Previous Chapter Chapter 13: Managing the External Environment: The Parent and Child as Active Agents in the System Next Chapter

Ross D. Parke, Colleen M. Killian, Jessica Dennis, Mary L. Flyr, David J. McDowell, Sandra Simpkins, Mina Kim & Margaret Wild

In: Handbook of Dynamics in Parent-Child Relations

Chapter 13: Managing the External Environment: The Parent and Child as Active Agents in the System

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Managing the External Environment: The Parent and Child as Active Agents in the System
Managing the external environment: The parent and child as active agents in the system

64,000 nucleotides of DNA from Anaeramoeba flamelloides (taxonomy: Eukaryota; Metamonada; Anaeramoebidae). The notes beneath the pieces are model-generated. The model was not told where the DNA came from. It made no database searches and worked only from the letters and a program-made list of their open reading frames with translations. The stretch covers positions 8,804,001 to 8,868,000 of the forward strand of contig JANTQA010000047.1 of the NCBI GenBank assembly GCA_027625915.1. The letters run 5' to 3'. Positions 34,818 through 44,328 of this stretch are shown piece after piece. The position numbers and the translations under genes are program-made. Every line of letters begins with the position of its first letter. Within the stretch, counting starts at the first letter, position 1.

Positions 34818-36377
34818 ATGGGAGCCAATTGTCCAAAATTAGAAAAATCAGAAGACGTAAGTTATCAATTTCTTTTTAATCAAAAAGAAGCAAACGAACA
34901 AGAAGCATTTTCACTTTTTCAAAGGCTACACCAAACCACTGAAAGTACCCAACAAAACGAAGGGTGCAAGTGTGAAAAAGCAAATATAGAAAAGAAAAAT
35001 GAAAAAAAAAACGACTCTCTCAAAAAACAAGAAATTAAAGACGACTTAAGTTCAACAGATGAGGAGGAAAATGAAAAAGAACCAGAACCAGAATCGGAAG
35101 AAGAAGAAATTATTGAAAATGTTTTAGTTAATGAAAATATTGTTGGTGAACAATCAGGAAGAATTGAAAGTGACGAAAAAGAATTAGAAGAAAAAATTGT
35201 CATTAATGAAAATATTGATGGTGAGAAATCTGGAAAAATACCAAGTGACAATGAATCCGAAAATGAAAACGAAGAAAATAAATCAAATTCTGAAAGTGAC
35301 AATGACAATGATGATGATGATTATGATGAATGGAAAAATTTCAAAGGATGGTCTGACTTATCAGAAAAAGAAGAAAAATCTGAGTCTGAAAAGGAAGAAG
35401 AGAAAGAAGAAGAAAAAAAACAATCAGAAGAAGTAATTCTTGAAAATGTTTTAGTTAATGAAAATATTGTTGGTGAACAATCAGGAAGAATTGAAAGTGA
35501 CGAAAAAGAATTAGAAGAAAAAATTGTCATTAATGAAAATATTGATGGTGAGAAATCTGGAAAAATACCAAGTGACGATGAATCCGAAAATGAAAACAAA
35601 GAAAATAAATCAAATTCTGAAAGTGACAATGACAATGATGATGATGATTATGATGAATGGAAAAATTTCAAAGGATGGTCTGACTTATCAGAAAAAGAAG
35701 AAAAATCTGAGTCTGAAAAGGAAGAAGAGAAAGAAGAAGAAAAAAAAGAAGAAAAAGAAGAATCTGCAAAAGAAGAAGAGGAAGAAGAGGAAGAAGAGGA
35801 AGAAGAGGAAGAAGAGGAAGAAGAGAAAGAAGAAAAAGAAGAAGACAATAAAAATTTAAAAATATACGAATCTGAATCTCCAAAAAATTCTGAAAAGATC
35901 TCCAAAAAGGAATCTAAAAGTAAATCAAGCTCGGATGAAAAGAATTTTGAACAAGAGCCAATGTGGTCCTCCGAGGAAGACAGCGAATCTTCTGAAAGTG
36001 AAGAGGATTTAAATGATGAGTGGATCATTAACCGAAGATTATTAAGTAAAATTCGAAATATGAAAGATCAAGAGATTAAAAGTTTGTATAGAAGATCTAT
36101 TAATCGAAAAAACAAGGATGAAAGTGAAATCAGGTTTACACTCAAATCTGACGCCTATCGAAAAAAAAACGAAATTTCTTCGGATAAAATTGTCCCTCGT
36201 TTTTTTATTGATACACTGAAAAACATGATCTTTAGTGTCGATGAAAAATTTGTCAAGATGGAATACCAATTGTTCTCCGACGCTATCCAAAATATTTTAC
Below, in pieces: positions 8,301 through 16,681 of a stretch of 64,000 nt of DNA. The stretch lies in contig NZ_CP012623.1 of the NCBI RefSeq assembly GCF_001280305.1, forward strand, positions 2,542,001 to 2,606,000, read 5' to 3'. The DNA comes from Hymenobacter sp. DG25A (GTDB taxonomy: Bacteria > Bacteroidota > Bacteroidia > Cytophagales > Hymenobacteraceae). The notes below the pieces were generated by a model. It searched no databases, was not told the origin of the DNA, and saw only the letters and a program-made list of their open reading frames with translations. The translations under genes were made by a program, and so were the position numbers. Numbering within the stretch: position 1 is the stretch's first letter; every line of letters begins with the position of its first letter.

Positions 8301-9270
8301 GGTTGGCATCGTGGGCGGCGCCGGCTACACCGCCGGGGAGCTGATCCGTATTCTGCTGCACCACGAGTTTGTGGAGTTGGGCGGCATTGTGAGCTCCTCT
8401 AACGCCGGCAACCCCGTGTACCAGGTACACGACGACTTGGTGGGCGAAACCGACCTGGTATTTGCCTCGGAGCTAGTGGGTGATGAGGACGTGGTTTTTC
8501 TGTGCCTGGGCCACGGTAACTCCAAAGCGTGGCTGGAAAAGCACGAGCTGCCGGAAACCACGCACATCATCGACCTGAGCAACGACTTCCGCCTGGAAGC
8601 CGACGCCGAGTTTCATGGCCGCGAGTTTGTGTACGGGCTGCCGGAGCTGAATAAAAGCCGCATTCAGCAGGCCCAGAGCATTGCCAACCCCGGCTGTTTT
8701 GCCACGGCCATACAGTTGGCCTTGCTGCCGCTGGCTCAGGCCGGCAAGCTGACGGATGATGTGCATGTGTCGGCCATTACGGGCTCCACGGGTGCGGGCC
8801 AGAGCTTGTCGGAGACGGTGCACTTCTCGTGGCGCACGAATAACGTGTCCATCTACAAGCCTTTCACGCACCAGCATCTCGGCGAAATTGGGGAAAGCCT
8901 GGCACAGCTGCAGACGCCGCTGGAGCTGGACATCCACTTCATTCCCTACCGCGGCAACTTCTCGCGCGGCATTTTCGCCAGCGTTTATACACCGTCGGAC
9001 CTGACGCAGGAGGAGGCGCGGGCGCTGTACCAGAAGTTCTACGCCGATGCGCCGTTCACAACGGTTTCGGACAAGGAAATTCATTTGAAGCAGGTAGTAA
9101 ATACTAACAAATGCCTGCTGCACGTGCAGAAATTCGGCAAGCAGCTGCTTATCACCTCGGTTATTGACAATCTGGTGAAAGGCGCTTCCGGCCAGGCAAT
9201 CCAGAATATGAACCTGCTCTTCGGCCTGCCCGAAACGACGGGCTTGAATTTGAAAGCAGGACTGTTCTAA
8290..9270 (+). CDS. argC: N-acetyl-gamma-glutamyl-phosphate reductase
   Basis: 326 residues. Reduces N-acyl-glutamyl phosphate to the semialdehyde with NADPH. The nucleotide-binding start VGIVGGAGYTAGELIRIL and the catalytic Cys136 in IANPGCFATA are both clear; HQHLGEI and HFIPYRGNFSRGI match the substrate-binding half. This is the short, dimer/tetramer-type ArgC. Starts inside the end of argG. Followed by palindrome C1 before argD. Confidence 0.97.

Ross D.ParkeColleen M.KillianJessicaDennisMary L.FlyrDavid J.McDowellSandraSimpkinsMinaKimMargaretWild

Parents are assumed to have their major influence on their children's development through their patterns of interaction, as exemplified by child-rearing practices. In the past decade, a broader conceptualization of the role of parents has emerged, one that recognizes that parents influence their children not only through their child-rearing strategies but also in their roles as managers, organizers, facilitators, and gatekeepers of social opportunities outside the family. As we will explore in detail below, management can assume a variety of forms, and we assume that both parent and child are active agents in the ...

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